To reiterate an earlier point: The Word of Christ (and not our imaginations) ought to be our guide for decision-making. For example, when 1 John 2:6 instructs believers to “walk in the same manner as Jesus walked,” it is in the context of obeying His commands (vv. 3–5). And that, of course, points us directly back to Scripture.

A Case in Point

It is important to note that the actual question, “What would Jesus do?” does not appear on the pages of Scripture. It comes from the subtitle of Charles Sheldon’s famous novel. However, the main title of that famous work, In His Steps, is derived from a phrase found in the New Testament.

In 1 Peter 2:21, the apostle Peter writes, “For you have been called for this purpose, since Christ also suffered for you, leaving you an example for you to follow in His steps.” But does that verse provide biblical warrant for the way WWJD is commonly applied?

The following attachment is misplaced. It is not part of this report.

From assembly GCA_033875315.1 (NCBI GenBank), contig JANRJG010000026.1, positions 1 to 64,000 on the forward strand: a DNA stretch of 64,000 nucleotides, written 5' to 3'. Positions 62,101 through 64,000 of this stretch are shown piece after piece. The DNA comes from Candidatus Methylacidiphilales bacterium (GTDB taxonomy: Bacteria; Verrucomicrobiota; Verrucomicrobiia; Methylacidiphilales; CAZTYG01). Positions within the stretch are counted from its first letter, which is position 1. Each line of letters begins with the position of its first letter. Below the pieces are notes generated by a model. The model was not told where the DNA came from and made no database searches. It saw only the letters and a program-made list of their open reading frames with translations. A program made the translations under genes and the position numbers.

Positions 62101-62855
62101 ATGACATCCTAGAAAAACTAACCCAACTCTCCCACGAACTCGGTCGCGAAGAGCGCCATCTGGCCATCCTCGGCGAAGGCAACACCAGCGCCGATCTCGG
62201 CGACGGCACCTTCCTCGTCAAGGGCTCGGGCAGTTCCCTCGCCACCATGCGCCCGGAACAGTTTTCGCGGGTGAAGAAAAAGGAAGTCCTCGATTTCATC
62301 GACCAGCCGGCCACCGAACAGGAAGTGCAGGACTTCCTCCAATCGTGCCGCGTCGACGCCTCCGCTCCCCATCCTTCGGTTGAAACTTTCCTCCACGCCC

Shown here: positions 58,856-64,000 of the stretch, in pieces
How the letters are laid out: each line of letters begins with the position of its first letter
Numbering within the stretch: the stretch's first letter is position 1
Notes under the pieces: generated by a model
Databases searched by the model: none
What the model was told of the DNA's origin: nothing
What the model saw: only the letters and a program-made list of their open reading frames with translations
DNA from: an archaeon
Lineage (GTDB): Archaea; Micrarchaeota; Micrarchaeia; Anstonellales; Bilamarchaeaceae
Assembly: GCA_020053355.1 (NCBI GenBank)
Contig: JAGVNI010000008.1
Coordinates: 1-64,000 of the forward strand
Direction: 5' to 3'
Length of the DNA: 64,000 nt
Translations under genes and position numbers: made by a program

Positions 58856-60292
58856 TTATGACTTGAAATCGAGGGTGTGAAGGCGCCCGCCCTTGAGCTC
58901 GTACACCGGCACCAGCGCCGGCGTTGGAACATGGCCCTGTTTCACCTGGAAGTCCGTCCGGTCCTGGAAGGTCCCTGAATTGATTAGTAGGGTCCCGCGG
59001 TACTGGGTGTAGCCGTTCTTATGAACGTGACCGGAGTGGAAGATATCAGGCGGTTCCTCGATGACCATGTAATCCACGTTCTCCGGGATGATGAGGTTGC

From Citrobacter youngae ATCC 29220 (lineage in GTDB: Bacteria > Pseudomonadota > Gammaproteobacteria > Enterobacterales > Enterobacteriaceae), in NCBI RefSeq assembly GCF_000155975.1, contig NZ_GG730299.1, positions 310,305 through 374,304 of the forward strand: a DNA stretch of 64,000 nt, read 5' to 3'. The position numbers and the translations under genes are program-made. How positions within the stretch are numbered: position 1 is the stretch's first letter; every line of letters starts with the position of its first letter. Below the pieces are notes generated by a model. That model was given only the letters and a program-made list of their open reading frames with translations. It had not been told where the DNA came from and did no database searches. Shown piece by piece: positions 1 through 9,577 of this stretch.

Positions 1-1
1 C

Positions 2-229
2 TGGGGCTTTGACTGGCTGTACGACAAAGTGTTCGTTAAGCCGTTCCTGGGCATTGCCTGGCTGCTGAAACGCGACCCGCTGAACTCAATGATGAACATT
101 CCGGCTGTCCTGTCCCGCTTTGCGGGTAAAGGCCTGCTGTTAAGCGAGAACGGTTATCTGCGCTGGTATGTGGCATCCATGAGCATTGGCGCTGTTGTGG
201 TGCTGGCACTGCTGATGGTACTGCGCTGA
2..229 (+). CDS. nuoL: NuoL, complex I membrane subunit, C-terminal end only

The simple answer is no. In its context, 1 Peter 2:21 has nothing to do with curing society’s ills, nor is it referring to the mundane choices of everyday life. When Peter appeals to Christ’s example here, he is pointing to the way in which Jesus responded to persecution and unjust suffering. The command in this text is a specific call to endure persecution in keeping with the pattern of Christ Himself.

It is in that sense that we are to follow in His steps. 

Peter leaves no doubt as to what this kind of Christ-like response would entail. In verses 22–23, he demonstrates that the Lord Jesus responded to His attackers without sin, without deceit, without retaliation, without violence, and without any lapse of trust in God.

So if we were to ask the question, “What would Jesus do in the face of persecution?” this would be our answer. His actions would be sinless; His words would be true and non-threatening; and His mindset would be fully anchored by faith in God.